“The majority (80-90%) of concussions resolve in a short (7-10 day) period, although the recovery time frame may be longer in children and adolescents” (McCrory et al 2013)
Concussion recovery
Step Up 2013
Constellation of symptoms that persist from days to weeks following injury
“slow to recover”; “difficult patient”
Defined as symptoms persisting for greater than a month or 3 months

Post concussion syndrome
Acute Concussion Management
Step Up 2013
Low intensity aerobic exercise may be of benefit (Schneider 2013)
Gagnon et al. 2009
Leddy et al – Subsymptom exercise
Exertional testing
VCHRI Team grant RCT
Active Rehabilitation post concussion
Step Up 2013
Functional Gait Assessment
Sensory Organization Test
Community Mobility and Balance Scale
Components of the BOT-2
Functional Movement screen - jumping jacks, single leg hops, running
Non-formal testing
PCS: Balance and Coordination
Step Up 2013
Modified Shear tests
Cervical Rotation Test, smooth pursuit torsion test
Screen for Cervicogenic dizziness
Deep neck flexors
General mobilisation and stretching
Cervicogenic contributions to PCS
Step Up 2013
Causes: Post traumatic BPPV, peripheral vestibular, anxiety related dizziness, cervicogenic dizziness, autonomic dysregulation, oculomotor abnomalities, central gaze stability impairment, medication, and migraine related dizziness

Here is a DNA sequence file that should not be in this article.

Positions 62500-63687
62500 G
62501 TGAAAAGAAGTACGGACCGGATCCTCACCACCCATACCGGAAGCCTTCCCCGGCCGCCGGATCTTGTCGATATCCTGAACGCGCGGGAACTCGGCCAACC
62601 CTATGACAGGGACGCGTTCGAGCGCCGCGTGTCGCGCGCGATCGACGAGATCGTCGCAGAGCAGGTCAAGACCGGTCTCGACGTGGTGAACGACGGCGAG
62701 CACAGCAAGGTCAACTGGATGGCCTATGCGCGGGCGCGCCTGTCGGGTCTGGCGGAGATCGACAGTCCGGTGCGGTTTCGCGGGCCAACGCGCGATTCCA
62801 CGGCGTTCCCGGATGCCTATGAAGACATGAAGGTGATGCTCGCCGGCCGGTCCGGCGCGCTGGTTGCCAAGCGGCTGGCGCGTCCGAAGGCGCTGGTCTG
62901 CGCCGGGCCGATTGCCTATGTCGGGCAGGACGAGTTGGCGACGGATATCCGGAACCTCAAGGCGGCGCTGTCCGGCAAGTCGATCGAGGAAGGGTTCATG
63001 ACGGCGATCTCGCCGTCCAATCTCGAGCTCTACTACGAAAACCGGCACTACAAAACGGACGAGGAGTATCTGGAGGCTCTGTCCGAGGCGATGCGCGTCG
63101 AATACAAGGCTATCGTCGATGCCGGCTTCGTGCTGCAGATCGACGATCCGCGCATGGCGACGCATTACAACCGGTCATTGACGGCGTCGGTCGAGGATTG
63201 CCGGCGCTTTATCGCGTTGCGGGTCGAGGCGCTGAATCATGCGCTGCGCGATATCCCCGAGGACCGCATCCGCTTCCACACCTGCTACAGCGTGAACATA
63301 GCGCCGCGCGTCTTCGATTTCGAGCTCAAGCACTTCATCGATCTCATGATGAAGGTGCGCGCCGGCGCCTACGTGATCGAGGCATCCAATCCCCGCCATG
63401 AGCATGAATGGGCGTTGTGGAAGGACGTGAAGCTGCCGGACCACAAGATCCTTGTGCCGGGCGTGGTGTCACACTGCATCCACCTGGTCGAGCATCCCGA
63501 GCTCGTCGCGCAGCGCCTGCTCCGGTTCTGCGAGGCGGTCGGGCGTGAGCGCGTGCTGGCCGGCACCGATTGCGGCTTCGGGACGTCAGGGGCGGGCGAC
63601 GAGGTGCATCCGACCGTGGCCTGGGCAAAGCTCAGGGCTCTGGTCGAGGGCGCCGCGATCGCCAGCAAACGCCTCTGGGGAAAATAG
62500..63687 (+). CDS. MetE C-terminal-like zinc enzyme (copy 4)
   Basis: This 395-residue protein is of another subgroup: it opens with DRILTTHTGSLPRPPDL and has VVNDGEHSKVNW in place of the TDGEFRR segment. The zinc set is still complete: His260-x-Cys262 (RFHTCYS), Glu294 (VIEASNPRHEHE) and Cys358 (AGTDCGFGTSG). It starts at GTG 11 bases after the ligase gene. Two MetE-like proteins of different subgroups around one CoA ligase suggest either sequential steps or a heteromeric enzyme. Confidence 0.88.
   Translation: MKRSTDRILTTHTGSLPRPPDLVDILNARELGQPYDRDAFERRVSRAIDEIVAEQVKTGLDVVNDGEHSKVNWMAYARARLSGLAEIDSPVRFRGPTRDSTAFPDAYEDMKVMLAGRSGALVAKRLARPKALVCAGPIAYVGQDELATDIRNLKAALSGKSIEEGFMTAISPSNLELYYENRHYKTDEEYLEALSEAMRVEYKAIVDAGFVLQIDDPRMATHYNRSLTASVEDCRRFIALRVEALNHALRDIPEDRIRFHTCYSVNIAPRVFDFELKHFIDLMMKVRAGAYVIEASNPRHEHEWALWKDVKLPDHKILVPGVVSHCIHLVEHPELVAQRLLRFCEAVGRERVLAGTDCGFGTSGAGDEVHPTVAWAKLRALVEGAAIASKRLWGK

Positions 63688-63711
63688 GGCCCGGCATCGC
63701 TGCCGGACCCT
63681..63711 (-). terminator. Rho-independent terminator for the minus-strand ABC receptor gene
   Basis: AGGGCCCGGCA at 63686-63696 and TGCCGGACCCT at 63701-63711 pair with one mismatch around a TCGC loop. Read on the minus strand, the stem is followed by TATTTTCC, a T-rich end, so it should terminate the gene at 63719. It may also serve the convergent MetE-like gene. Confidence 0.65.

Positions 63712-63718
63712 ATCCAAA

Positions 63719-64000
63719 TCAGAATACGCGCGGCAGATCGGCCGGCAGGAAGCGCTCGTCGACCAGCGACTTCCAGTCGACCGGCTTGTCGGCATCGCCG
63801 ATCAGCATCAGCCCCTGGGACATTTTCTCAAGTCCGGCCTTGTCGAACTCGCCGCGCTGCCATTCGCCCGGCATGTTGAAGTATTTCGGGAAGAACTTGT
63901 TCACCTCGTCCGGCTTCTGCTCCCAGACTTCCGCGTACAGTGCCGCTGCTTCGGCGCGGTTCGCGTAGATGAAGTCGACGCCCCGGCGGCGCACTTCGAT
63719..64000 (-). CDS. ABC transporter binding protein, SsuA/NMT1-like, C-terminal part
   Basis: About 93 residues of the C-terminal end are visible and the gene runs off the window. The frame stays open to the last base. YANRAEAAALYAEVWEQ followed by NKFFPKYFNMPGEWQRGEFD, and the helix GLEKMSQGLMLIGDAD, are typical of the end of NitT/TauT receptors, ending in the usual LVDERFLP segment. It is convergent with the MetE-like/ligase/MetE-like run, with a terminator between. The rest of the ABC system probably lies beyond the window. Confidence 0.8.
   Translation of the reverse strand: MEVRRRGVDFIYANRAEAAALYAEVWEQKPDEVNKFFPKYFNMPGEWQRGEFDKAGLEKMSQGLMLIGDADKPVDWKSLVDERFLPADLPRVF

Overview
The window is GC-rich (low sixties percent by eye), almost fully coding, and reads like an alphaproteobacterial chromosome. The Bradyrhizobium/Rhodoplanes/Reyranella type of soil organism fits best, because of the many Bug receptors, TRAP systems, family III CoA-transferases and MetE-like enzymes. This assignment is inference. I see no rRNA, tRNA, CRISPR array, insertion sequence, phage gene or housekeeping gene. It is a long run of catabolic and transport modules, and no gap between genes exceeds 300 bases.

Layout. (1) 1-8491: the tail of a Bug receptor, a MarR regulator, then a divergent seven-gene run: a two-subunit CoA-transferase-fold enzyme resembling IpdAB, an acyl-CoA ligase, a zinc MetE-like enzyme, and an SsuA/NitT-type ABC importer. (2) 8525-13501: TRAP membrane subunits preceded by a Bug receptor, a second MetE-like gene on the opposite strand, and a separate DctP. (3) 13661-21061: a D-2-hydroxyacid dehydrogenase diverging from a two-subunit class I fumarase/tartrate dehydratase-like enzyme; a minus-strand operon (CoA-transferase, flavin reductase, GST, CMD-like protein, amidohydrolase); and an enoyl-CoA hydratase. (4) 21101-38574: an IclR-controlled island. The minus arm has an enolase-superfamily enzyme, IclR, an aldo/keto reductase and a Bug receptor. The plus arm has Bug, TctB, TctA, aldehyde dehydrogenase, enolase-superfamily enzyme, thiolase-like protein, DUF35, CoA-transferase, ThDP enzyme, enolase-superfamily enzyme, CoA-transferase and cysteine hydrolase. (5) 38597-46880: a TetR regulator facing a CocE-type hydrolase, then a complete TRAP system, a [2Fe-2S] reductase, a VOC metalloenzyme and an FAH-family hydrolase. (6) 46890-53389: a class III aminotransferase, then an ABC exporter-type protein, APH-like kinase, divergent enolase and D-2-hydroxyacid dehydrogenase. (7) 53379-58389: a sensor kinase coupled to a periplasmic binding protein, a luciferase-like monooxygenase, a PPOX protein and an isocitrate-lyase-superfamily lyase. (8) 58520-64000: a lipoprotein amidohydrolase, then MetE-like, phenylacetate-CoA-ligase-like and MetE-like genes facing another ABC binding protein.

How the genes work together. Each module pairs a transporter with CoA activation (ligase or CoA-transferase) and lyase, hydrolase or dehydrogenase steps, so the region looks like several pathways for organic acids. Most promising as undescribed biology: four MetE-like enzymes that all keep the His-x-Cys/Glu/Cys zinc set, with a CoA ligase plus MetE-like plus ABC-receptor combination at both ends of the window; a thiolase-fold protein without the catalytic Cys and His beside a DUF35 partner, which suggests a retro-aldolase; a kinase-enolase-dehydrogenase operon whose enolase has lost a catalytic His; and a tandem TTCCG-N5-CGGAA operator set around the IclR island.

Screen for BPPV
Convergence impairments
Test dynamic visual acuity

Treatment: Schneider K 2012.
Dizziness and Concussion
Step Up 2013
Occulomotor Screen
Dizziness Handicap Inventory
Motion Sensitivity Questionnaire
Visual Analog Scale
Adaptation Exercises
Habituation Exercises
Substitution Exercises
Vestibular Rehabilitation
Step Up 2013
Traumatic Brain Injury Resource Network (Colorado-based)http://cokidswithbraininjury.com/
A guideline on concussion management for the whole team
US Centers for Disease Control and Prevention www.cdc.gov/concussion/index.html
Excellent site includes Heads Up for Schools information materials, online training for coaches, information for athletes and families.
WETA (part of PBS in Washington,DC) project for preventing, treating and living with TBI http://www.brainline.org/landing_pages/features/blkids.html
Step Up 2013
Sports Concussion Library
Canadian site with access to research, concussion info for children, youth and their parents, SCAT -3 for sports teams)
Sun Life Financial Chair in Adolescent Mental Health
excellent Canadian site utilizing ‘best scientific evidence translated to programs/resources/tools for teens, families, educators, health care professionals’